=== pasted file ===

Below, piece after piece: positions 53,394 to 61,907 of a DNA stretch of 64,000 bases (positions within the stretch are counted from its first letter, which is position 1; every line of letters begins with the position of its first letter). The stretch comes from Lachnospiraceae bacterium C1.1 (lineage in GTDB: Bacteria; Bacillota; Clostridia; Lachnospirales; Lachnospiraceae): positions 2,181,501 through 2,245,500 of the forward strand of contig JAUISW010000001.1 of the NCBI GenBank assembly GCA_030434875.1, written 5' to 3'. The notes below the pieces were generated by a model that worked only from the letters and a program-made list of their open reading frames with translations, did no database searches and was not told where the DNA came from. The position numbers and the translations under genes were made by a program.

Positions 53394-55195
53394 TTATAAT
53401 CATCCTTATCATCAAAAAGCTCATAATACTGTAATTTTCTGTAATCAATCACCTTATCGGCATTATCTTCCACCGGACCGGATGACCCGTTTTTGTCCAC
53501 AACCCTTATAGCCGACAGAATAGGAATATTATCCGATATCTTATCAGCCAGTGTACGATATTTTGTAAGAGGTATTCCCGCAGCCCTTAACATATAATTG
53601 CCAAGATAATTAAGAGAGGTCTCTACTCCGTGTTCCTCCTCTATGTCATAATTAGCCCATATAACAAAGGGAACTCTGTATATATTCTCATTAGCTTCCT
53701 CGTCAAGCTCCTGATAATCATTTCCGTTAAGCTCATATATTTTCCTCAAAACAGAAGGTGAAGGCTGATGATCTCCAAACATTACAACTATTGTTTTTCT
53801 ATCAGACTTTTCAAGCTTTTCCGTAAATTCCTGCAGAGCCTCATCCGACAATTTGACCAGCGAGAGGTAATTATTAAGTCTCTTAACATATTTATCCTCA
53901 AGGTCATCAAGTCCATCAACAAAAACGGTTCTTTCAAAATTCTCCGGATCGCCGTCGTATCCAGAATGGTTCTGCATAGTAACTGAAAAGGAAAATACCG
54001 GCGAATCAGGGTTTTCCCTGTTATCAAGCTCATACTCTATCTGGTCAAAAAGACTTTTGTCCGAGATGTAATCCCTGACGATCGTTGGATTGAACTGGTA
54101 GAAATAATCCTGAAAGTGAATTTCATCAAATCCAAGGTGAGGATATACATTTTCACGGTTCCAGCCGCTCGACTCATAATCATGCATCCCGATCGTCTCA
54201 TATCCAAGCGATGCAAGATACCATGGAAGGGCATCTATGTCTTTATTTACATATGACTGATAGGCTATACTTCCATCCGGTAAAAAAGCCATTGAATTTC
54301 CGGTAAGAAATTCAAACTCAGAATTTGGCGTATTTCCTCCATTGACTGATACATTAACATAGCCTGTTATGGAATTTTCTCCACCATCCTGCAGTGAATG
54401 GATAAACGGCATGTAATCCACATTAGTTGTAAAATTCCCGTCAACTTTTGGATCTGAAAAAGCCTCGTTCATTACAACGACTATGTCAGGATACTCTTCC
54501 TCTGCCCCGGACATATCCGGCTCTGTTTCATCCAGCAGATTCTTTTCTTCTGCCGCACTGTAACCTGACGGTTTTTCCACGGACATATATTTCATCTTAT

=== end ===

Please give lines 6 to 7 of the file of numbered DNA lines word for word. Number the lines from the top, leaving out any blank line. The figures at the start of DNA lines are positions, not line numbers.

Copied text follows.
53601 CCAAGATAATTAAGAGAGGTCTCTACTCCGTGTTCCTCCTCTATGTCATAATTAGCCCATATAACAAAGGGAACTCTGTATATATTCTCATTAGCTTCCT
53701 CGTCAAGCTCCTGATAATCATTTCCGTTAAGCTCATATATTTTCCTCAAAACAGAAGGTGAAGGCTGATGATCTCCAAACATTACAACTATTGTTTTTCT